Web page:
The Reilly Center, and the Glynn Family Honors Program, are delighted to bring Robin Wall Kimmerer to campus as this year's Ruskin Lecturer. She is the author most recently of the best-selling Braiding Sweetgrass: Indigenous Wisdom, Scientific Knowledge and the Teachings of Plants, as well as the award-winning book Gathering Moss. Kimmerer is a member of the Citizen Potawatomi Nation; the Reilly Center is grateful for the involvement of the Pokagon Band of Potawatomi in the organization of her visit.
The Ruskin lecture asks, each year: what do the humanities have to say to our current crisis? Kimmerer's work as a scientist and humanist, and as someone deeply learned in indigenous ways of knowledge, promises to bring new insight to this question. Her Ruskin Lecture is entitled "What Does the Earth Ask of Us?"
This year's Ruskin Lecture is part of the Kathleen Cannon, O.P., Distinguished Lecture Series; we are very grateful for the support of the Office of the Provost.
Our other sponsors include: the Alliance for Catholic Education, Native American Initiatives, the Initiative on Race and Resilience, and the Department of History, and in cooperation with the Native American Students' Association of Notre Dame. We are particularly grateful to the Raclin Murphy Museum of Art, who will host the event in their magnificent new space. Copies of Braiding Sweetgrass may be purchased on the night through our partner, Brain Lair Books.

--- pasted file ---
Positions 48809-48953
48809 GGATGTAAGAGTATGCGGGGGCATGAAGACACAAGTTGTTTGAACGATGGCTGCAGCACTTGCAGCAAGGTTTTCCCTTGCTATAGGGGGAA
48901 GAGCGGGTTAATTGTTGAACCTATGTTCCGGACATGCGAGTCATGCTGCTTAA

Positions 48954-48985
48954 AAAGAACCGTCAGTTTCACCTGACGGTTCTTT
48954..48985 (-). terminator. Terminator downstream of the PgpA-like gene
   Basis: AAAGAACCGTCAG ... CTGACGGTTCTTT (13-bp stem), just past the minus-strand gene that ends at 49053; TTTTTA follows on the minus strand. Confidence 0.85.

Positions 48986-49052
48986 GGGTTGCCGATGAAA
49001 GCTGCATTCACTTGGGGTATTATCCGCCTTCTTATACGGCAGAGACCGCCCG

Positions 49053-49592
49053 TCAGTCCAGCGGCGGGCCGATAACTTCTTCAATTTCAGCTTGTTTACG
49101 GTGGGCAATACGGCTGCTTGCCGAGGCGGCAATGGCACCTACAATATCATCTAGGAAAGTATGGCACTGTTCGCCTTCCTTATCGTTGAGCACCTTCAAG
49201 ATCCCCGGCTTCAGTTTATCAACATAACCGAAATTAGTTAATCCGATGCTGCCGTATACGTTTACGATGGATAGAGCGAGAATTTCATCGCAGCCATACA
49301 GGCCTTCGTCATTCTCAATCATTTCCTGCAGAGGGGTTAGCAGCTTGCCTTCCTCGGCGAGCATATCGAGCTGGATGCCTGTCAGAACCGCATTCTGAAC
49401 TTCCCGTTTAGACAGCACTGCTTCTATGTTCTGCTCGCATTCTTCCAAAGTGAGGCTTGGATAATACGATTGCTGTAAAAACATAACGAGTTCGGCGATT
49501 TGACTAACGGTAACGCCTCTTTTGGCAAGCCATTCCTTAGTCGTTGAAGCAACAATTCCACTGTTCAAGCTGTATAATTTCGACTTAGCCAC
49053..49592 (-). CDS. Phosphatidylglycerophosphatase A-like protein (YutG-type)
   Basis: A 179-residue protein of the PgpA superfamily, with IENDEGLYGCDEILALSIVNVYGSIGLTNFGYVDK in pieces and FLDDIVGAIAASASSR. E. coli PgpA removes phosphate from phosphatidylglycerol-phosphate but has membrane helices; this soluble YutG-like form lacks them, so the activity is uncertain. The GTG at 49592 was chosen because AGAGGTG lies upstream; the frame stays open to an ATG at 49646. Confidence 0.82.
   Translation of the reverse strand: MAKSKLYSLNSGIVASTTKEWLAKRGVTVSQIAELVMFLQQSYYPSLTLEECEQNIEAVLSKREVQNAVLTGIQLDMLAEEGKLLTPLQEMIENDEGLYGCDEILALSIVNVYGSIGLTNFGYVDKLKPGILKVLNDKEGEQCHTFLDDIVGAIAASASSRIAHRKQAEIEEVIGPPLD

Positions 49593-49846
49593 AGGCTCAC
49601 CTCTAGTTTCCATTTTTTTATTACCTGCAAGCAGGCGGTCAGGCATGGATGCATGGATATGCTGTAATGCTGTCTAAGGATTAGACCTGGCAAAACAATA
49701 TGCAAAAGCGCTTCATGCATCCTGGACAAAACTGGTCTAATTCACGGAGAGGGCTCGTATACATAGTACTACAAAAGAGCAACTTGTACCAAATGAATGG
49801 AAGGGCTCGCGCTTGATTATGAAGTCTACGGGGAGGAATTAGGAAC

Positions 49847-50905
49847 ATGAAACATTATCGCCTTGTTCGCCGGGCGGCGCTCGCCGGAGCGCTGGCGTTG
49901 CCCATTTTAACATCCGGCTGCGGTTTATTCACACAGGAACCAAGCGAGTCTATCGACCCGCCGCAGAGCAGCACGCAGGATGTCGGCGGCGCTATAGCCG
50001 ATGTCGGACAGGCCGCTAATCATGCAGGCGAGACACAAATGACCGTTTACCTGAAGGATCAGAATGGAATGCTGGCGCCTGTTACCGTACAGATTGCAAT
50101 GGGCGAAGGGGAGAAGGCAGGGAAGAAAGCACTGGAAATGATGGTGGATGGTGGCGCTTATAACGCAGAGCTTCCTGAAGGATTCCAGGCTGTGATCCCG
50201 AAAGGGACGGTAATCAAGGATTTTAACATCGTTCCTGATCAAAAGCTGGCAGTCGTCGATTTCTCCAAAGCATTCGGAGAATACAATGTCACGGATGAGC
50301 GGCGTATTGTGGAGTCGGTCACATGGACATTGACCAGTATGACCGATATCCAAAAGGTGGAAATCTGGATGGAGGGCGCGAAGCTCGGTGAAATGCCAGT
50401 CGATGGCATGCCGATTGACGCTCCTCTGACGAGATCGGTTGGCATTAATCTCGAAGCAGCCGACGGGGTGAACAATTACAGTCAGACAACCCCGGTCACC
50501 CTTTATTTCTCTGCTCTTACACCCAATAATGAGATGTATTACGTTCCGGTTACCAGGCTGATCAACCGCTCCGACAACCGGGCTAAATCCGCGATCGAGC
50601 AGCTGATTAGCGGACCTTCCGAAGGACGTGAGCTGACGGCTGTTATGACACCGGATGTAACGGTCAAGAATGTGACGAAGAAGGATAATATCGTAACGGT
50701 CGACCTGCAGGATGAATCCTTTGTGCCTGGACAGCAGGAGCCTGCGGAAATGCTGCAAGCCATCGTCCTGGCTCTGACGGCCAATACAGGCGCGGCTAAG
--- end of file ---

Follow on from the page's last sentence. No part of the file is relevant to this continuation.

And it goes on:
The lecture takes place, as usual, on John Ruskin's birthday, February 8, at 5:15 p.m. in the Raclin Murphy Museum of Art. Attendance is free, but ticketed. You can also view the lecture via livestream.
About the Ruskin Birthday Lecture
On February 7-8, 2020, we hosted at Notre Dame the conference John Ruskin: Prophet of the Anthropocene, the very last event in a year of international celebrations of Ruskin's 200th birthday. On the evening of February 8, Ruskin's 201st birthday, Clive Wilmer, who had just stepped down at the end of a long tenure as Master of Ruskin's Guild of St George, delivered a keynote address, reflecting on the role of the Guild in the world.
Clive's lecture launched a new annual Ruskin Birthday Lecture Series at Notre Dame, in which an invited speaker would reflect on the role of the arts and humanities to address the crises of the day—in the spirit of Ruskin, at least, if not always about Ruskin.
In 2021, because of the COVID-19 pandemic (a "crisis of the day" that none of us saw coming as we started planning the lecture in February 2020), we published a Garland of Reflections on pandemics and politics, in lieu of a lecture.
In 2022, Gabriel Meyer, executive director of the Ruskin Art Club in Los Angeles gave the lecture Ruskin, Laudato Si', and the Big Ecological Picture.